Menopause: Less sex is connected to early end of your menstrual cycles

A recent study in the USA says lesser sexual activity is responsible for menopause at an early age.
Menopause: Less sex is connected to early end of your menstrual cyclesMenopause: Less sex is connected to early end of your menstrual cycles
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A recent research says that less sex is connected with early menopause. The more you keep yourself engaged in sexual activity, there is a lesser risk you have of getting early menopause. The recent UCL study saw women, engaging in sexual activity weekly, with 28 percent less likely to have menopause at an early age. But they didn't only mean sexual intercourse by mentioning the sexual activity; it also includes oral sex, touching and self-stimulation. The study has been published in Royal Society Open Science and it is based on the data from SWAN of USA (Study of Women's Health Across the Nation).

One of the researchers of this study said, 'If a woman stops having sex and also is not supposed to get pregnant, then the body itself stops ovulating. Our body considers it as a wastage of ovulation. During ovulation, women's immune system is impaired and becomes more vulnerable to diseases'.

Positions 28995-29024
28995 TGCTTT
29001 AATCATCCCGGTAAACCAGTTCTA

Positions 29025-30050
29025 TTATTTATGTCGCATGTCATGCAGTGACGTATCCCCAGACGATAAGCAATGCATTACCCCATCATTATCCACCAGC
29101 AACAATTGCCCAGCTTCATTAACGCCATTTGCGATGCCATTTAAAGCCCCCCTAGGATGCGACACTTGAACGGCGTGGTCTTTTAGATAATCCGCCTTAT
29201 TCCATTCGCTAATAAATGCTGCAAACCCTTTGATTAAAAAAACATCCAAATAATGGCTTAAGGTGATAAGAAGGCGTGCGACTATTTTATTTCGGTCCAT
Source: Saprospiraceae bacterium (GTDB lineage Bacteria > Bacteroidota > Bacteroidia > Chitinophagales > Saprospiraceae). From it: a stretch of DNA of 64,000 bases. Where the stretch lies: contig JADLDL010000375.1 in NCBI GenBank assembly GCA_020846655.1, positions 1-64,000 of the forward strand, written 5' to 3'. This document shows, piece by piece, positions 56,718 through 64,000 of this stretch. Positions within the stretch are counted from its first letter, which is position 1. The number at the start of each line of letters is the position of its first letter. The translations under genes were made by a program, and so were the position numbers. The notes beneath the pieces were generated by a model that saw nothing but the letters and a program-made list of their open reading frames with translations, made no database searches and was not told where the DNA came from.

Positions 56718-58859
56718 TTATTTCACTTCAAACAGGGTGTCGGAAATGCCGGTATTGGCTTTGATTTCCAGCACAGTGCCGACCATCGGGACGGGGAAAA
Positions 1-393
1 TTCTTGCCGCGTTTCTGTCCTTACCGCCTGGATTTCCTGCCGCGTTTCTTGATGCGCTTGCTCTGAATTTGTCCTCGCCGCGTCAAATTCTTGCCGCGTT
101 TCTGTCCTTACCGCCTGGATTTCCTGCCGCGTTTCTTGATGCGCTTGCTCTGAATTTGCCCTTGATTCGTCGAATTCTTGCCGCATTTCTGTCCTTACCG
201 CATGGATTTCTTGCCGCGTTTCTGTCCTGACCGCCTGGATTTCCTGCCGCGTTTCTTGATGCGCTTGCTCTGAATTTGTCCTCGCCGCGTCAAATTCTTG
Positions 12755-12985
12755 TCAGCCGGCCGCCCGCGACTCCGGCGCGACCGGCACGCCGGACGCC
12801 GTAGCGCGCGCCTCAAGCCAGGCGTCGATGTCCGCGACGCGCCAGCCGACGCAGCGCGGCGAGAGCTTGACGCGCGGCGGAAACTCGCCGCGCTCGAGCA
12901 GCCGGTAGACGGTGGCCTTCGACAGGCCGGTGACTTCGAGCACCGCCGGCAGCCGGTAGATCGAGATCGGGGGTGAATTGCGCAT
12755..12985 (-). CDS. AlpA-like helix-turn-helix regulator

The research was conducted with 2936 women of 45 years of age. Most of the women were non-Hispanic Caucasian, and they were educated to above a high school level. They had two children on average; 78 percent were married or in a relationship; 68 percent were living with their partners. They were asked several questions for this study like if they had sex with their partners in the past 6 months; frequency of sex including sexual intercourse; if they had been engaged in oral sex, touching and self-stimulation for the past 6 months, etc.

The survey showed the weekly frequency pattern of sexual activity as 64 percent; none of the women had yet entered menopause. But 46 percent of them entered the early perimenopause stage, which is the stage of starting experiencing menopause symptoms like period cycles changing and hot flashes. A total of 54 percent of the women were in the premenopausal stage having a normal menstrual cycle with no menopause symptoms.  

During the research, numerous physical conditions of the women were controlled like oestrogen level, education, BMI, race, smoking habits, age of first menstruation, age of the first interview, overall health, etc. The study was also conducted to find whether living with a male partner can affect menopause in any way. But there was no connection between these two.

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